Innovation in the payments industry continues to accelerate as both established and emerging companies invest significant resources in the development of new payment systems and technologies. Recognizing the challenge that rapidly-evolving technologies present to legislators, bipartisan groups have been formed in both the United States Senate and United States House of Representatives to explore the new technologies, educate other congressional members on issues ranging from data security to consumer protection to access by underserved communities and to otherwise serve as a resource on FinTech issues. On March 19, 2015, four United States Representatives – Lynn Westmoreland (R-Georgia), Randy Neugebauer (R-Texas), David Scott (D-Georgia) and Kyrsten Sinema (D-Arizona) – formed a new Congressional Payments Technology Caucus (the “CPTC”) and on April 9, 2015 four United States Senators – Tom Carper (D – Delaware), Gary Peters (D-Michigan), Mike Rounds (R-South Dakota) and Johnny Isakson (R-Georgia) formed a new Senate Payments Innovation Caucus (the “PIC”). The announcement of the CPTC from Representative Westmoreland’s office can be found here.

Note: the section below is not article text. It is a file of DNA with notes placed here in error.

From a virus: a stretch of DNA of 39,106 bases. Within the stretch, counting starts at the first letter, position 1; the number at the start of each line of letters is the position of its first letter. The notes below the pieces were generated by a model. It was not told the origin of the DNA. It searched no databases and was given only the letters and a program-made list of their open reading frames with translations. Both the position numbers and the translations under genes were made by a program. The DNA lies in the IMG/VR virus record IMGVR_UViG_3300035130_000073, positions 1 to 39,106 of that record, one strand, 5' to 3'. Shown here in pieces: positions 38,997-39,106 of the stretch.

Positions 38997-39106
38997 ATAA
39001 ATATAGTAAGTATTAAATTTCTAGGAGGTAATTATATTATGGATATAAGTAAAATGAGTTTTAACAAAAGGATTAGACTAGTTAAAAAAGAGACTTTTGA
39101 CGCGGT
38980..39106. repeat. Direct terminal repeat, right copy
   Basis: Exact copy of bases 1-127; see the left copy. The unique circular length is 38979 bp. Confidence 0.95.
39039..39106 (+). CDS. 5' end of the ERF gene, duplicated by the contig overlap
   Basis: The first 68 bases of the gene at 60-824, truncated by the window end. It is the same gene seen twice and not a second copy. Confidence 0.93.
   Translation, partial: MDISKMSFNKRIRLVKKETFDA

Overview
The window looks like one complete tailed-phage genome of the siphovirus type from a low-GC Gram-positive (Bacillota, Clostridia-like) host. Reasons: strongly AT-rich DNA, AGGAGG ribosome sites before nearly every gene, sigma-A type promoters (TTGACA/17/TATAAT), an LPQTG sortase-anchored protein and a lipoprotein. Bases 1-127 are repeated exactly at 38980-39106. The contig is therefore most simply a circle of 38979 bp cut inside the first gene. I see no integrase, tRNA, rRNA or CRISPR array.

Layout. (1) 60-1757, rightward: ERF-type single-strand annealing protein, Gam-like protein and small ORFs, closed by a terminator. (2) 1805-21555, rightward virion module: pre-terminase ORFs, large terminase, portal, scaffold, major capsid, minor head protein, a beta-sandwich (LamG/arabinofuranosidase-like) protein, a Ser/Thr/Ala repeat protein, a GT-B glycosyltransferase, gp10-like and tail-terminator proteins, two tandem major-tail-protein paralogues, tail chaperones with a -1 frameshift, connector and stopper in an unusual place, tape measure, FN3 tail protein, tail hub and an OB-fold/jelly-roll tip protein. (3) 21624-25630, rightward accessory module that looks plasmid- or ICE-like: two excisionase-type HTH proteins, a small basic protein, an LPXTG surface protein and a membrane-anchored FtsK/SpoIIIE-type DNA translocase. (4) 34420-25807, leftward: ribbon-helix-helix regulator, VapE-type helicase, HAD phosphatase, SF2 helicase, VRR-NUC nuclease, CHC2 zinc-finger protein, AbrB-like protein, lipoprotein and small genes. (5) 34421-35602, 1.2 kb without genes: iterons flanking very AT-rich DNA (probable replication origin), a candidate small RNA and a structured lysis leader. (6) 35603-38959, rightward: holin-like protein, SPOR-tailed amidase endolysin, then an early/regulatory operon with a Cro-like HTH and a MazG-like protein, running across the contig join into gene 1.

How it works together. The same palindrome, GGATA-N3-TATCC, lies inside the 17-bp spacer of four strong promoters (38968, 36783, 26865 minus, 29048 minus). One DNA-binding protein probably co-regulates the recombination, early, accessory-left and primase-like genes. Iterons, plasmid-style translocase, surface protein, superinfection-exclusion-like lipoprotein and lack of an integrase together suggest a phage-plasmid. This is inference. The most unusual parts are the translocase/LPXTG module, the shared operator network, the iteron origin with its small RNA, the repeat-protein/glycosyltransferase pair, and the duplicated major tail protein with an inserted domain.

The announcement of the CPTC and the PIC follows a broader trend of increased government interest in understanding the impacts of payments innovation. Recent posts to the paymentlawadvisor site have covered, among other things, the creation of an Emerging Payments Task Force by the Conference of State Bank Supervisors (CSBS) and the Federal Reserve System’s recommendation regarding the formation of a faster payments task force and a payment security task force to study payment system improvements. The formation of the CPTC and the PIC have received industry support from the Electronic Transactions Association (ETA), a trade association representing the interests of FinTech companies.